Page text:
Why the Great Supply Chain Disruption Will Continue This Year: IHS Markit

Date: Friday, January 21, 2022
Source: Sourcing Journal

The global supply chain system is under strain like never before and resolving the disruption will be less a sprint and more of a marathon that runs well into 2022, according to a new report by analytics firm IHS Markit. The report, “The Great Supply Chain Disruption: Why it Continues in 2022,” said while Covid-19 has been a significant factor in driving the disruptions–with the current Omicron variant creating new uncertainties–it’s not the only factor. That’s because substantial capacity, logistical and labor challenges also exist beyond the pandemic.

“What is unfolding in supply chains globally is not only disruptive, it is also historic,” Daniel Yergin, vice chairman of IHS Markit and editor of the report, said. “Moreover, the intense new focus on inflation adds to the urgency to understand what is ahead for supply chains in 2022.”

Peter Tirschwell, vice president of maritime and trade at IHS Markit and a co-editor of the report, noted that each industry is grappling with its own set of challenges and circumstances that, combined, make up the “Great Supply Chain Disruption.” Tirschwell said only by taking an integrated perspective can the problem by fully understood and “why untangling it is going to take longer than anyone would like.”

In manufacturing, delivery times lengthened significantly in 2021 and January began with many companies reporting severely constrained output, input costs rising faster than at any point in the decade prior to the pandemic and omicron causing fresh uncertainty, according to Chris Williamson, chief business economist at IHS Markit.

“IHS Markit has been conducting surveys of purchasing managers for 30 years and we have not seen supplier delivery times lengthen to anything similar to the degree witnessed in 2021,” Williamson wrote in the report. “Going into 2022, companies reporting that output was constrained by shortages was running 3.5 times the long-run average.”

He wrote that as a result of these pressures, IHS has been shifting its global economic growth forecast down and its inflation forecast up. The longer the pandemic keeps affecting supply chains, the weaker the growth outlook, he said, noting that IHS’s mid-2021 forecast of 4.5 percent global gross domestic product (GDP) growth for 2022 has dipped to 4.2 percent, largely because inflation has become more pervasive than anticipated.

“Meanwhile, our business outlook survey for 2022 of 12,000 companies showed profit expectations to be the weakest in the pandemic, so far,” Williamson wrote. “There are widespread fears about price hikes, supply shortages, customer resistance to high prices and an inability to pass costs on to customers after a year of sharply rising prices, damaging profit margins.”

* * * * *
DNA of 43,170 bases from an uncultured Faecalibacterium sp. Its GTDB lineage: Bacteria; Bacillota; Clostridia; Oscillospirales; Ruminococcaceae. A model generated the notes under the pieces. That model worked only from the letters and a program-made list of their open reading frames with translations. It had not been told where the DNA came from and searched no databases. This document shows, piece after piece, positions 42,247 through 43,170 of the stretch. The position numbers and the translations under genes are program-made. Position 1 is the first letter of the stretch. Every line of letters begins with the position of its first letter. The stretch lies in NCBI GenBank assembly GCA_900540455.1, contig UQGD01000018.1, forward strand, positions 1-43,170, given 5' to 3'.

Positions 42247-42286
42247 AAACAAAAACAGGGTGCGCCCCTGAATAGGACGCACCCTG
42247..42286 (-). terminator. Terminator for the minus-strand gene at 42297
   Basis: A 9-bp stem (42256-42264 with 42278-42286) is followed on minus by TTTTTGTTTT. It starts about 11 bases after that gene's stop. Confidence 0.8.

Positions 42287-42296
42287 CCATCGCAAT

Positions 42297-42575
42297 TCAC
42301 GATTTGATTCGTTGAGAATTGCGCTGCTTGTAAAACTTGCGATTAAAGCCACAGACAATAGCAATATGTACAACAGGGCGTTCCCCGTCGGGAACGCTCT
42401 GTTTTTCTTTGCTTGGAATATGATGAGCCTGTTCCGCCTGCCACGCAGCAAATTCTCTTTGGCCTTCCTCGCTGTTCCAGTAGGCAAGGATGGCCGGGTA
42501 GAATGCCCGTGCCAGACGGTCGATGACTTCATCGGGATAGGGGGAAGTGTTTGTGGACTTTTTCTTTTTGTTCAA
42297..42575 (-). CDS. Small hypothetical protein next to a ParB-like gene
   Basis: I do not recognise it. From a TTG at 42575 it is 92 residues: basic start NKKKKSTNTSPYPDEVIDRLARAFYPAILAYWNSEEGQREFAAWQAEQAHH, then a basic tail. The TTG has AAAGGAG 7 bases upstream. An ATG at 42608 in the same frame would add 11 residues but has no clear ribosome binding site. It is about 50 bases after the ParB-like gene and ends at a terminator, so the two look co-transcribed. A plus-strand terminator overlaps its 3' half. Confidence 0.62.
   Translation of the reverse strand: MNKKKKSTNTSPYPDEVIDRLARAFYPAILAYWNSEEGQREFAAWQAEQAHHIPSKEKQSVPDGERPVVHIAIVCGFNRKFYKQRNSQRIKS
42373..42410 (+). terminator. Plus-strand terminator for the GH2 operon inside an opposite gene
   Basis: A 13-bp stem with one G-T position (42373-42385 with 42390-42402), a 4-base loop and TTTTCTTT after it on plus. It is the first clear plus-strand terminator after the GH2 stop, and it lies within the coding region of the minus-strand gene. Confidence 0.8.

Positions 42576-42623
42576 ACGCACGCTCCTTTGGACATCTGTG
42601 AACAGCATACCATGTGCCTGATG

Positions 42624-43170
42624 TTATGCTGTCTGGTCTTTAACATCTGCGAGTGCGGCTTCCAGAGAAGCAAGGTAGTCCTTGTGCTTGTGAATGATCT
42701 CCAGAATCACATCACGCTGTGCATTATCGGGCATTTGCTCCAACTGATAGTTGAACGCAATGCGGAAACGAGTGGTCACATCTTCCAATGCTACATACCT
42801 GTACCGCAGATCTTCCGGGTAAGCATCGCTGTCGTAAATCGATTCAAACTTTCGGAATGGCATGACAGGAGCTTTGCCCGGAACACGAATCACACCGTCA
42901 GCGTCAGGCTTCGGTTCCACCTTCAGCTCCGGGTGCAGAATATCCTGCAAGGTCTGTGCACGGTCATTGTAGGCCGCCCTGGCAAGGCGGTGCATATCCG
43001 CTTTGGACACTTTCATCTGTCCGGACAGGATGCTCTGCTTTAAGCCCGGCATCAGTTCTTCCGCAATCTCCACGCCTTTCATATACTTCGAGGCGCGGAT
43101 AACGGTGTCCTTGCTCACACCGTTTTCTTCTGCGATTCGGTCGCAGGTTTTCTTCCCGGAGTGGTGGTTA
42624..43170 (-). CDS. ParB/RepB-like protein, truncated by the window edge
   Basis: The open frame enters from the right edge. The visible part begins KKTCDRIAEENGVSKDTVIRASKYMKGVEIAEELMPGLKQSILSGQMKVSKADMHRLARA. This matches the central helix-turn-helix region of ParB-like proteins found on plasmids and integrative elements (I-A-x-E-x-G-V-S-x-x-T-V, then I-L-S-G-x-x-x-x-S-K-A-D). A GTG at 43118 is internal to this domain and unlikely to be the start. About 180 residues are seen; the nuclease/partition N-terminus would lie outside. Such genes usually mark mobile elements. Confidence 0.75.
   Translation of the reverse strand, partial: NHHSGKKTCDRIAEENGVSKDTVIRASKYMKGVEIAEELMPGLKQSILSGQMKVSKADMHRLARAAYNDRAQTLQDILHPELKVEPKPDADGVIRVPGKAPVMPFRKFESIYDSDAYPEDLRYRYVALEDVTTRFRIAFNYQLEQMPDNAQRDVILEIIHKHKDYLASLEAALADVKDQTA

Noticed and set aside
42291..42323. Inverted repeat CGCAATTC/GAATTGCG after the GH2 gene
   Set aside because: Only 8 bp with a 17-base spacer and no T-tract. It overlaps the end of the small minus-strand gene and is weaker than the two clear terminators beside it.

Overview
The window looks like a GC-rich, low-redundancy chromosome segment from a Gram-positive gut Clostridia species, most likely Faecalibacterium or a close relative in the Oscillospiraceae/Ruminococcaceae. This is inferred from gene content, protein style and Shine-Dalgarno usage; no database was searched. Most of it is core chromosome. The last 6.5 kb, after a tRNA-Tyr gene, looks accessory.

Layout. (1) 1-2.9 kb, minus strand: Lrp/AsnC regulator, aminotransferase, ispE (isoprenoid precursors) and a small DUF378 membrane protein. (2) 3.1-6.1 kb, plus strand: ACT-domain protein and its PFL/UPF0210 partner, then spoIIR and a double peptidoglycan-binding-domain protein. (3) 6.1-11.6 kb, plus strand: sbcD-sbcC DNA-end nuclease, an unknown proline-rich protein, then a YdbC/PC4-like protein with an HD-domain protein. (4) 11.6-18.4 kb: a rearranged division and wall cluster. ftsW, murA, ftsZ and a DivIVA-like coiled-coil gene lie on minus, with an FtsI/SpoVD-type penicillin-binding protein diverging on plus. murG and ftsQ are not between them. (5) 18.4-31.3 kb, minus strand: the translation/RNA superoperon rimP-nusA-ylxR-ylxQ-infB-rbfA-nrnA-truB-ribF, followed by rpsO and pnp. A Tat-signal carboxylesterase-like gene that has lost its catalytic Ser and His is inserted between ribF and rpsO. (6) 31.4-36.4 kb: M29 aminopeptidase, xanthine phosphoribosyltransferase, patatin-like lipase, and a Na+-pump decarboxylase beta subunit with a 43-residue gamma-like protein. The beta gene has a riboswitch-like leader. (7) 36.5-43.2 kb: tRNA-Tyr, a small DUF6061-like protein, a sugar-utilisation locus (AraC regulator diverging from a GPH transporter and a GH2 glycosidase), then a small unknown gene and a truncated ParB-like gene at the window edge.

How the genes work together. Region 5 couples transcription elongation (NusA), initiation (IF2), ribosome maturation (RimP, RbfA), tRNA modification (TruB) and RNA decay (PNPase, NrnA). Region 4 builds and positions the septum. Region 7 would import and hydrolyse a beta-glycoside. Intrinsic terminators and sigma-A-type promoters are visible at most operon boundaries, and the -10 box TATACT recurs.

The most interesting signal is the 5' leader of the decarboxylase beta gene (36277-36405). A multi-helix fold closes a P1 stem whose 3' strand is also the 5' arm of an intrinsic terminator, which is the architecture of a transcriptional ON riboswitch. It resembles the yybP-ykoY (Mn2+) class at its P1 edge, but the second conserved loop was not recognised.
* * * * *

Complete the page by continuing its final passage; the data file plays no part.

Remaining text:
Regarding container shipping, Tirschwell stated that port congestion continues to significantly slow the circulatory movement of ships, containers and other transport assets, including chassis, removing capacity, lengthening transit times and forcing shipping rates much higher.

“As 2022 begins, the situation is not improving,” he said. “We would like to be able say that we see signs of the log jam breaking, but frankly, we don’t.

A recurring problem since the pandemic is that the system does not have time to recover before the next shock hits,” Tirschwell said.

Tirschwell noted that during the 2020 lockdown, when consumer spending in the United States swung wildly from services to home improvement, and from brick and mortar to e-commerce, the container supply chain was placed under unprecedented strain. E-commerce distribution center capacity was “nowhere near prepared,” and “remains unprepared today,” he said.

In addition, stimulus programs enhanced spending power, resulting in import container volumes in 2021 versus 2019 rising nearly 20 percent.

“Ocean carriers and freight forwarders report that there are enough ships and containers to handle even the elevated demand–the problem is that so much of that capacity is idled or circulating more slowly,” Tirschwell wrote. “The result has been to take significant capacity off the table. Estimates are that 10 percent to 15 percent of capacity has been removed due to congestion.”

Also effecting the industry is energy. Jim Burkhard, vice president of oil markets, energy and mobility at IHS Markit, noted that compared with a year ago, crude oil, coal and natural gas prices are substantially higher, all owing to strong demand that has come with economic rebound.

“These rising prices are feeding into inflation and geopolitical risks that could cause further disruptions, which hangs over the market,” Burkhard wrote.

In addition, this year businesses will be forced to pay more for labor, especially to service workers who were some of the lowest paid workers, most in danger of getting Covid and have been most hesitant to return come to work, according to John Anton, director of price and purchasing service at IHS Markit.

“Labor supply issues are hitting as demand for goods remains elevated,” Anton wrote. “In the United States, consumer spending on goods was up 17 percent in the fourth quarter of 2021 compared with the fourth quarter of 2019. Spending on durables was up 23 percent. Even in normal conditions, employers would have to hire a lot more workers to meet demand, and with tight labor market conditions employers are finding they need to pay more to attract and retain workers.”

He said another key issue is inflation, with rising inflation rates in the Americas and Europe adding to wage pressure–“workers are looking for an increased base to keep up with inflation, which can lead to a self-fulfilling spiral on the way up–if workers anticipate inflation, they ask for raises based on it, which makes inflation worse.”


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